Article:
Friday, May 14, 2010

Friday's Favorite OTR

Hercule Poirot: “The Deadest Man in the World” 7/19/47

One of Agatha Christie’s two great detective creations, Hercule Poirot is a vain but brilliant former cop who has a knack for stumbling over mysteries. On radio he was played by Harold Huber, who did an excellent job of balancing Poirot’s vanity, brains and basic decency to help faithfully bring the character to a new medium. The radio show brought Poirot to New York City (for reasons never really explained) and gave him a number of clever mysteries to solve.

Huber, by the way, also had some detective cred from his honorable career as a character actor in films. He turned up as a cop helping out Charlie Chan in a number of Chan films, and popped up to help Mr. Moto in Mr. Moto’s Gamble.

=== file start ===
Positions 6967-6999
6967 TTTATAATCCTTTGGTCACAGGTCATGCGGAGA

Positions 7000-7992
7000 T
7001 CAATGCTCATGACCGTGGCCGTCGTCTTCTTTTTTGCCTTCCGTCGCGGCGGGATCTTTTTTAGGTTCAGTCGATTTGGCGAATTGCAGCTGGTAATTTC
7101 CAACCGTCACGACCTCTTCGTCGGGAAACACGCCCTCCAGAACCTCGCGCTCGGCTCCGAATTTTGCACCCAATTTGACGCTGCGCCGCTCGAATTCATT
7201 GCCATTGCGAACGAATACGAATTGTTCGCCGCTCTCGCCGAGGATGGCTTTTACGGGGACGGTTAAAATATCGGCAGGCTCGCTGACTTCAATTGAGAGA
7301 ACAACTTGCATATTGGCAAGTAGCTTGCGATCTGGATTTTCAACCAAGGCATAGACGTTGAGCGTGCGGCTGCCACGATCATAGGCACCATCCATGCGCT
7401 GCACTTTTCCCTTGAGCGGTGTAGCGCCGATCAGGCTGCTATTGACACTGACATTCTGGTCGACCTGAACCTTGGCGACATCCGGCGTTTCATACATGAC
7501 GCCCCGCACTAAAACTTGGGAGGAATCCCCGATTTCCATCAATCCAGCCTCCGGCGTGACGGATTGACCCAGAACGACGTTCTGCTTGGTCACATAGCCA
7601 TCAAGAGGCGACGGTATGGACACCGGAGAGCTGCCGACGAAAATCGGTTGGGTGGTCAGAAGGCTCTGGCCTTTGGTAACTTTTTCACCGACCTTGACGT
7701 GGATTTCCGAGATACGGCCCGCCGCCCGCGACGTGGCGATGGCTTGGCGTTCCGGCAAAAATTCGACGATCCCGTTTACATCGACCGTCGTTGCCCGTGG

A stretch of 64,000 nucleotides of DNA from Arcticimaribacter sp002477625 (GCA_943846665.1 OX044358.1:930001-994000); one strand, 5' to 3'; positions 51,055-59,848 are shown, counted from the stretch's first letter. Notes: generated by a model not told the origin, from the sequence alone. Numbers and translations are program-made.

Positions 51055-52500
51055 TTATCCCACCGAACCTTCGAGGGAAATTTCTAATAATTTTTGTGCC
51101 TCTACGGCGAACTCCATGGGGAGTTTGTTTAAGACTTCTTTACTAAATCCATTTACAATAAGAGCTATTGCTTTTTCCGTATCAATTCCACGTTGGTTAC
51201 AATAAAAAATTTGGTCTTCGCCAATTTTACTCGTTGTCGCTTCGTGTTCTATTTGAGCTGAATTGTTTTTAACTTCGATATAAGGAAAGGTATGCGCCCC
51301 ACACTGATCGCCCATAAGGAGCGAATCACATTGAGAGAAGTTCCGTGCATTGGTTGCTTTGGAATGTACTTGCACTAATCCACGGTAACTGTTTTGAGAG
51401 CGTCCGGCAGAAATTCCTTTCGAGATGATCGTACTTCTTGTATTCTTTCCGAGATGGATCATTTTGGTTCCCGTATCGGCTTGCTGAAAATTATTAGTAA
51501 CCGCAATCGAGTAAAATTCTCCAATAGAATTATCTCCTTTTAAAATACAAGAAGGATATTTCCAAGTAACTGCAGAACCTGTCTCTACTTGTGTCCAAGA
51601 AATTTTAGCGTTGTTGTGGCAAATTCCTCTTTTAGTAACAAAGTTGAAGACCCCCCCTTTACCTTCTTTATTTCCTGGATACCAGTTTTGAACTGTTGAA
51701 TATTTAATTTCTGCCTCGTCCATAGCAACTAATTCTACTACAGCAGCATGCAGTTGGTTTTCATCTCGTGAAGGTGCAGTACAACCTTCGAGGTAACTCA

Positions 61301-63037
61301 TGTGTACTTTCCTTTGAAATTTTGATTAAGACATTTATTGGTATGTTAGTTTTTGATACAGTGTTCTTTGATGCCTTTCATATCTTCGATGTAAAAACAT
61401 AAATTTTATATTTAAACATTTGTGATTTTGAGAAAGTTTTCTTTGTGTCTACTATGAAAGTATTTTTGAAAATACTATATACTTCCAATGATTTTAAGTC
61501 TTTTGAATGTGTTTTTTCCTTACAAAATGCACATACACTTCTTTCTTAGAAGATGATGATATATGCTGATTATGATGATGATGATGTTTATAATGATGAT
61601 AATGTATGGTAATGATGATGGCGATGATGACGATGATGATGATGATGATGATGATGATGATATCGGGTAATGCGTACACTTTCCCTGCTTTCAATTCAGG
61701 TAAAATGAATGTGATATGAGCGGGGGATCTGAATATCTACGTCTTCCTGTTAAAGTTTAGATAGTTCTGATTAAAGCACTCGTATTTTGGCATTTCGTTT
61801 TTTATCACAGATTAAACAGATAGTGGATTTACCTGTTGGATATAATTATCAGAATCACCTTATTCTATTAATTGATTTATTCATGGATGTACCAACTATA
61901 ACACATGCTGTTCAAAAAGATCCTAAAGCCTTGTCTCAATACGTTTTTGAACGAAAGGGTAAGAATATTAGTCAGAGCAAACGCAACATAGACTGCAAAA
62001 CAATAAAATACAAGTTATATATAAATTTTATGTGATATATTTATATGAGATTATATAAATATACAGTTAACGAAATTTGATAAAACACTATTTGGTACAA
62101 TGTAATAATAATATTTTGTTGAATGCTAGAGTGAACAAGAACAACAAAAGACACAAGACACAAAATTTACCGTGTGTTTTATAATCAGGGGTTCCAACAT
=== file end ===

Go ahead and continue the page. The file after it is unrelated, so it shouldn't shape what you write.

Anyway, this particular Poirot episode opens with a frightened woman coming to Poirot for help. Her boyfriend, she claims, is violently jealous and she wants protection. Poirot doesn’t normally do bodyguard work, but he takes this case. Why? Is it perhaps because his “little grey cells” might be telling him the woman’s story isn’t on the up-and-up?

Soon, there’s a murder tossed into the mix. Rather than a whodunit, the story becomes a “how’s-he-gonna-catch-them” of the style later used so effectively on Columbo. Poirot seems to be fooled by the killer throughout much of the episode. But we should really know better than that. It all leads up to a great dénouement.

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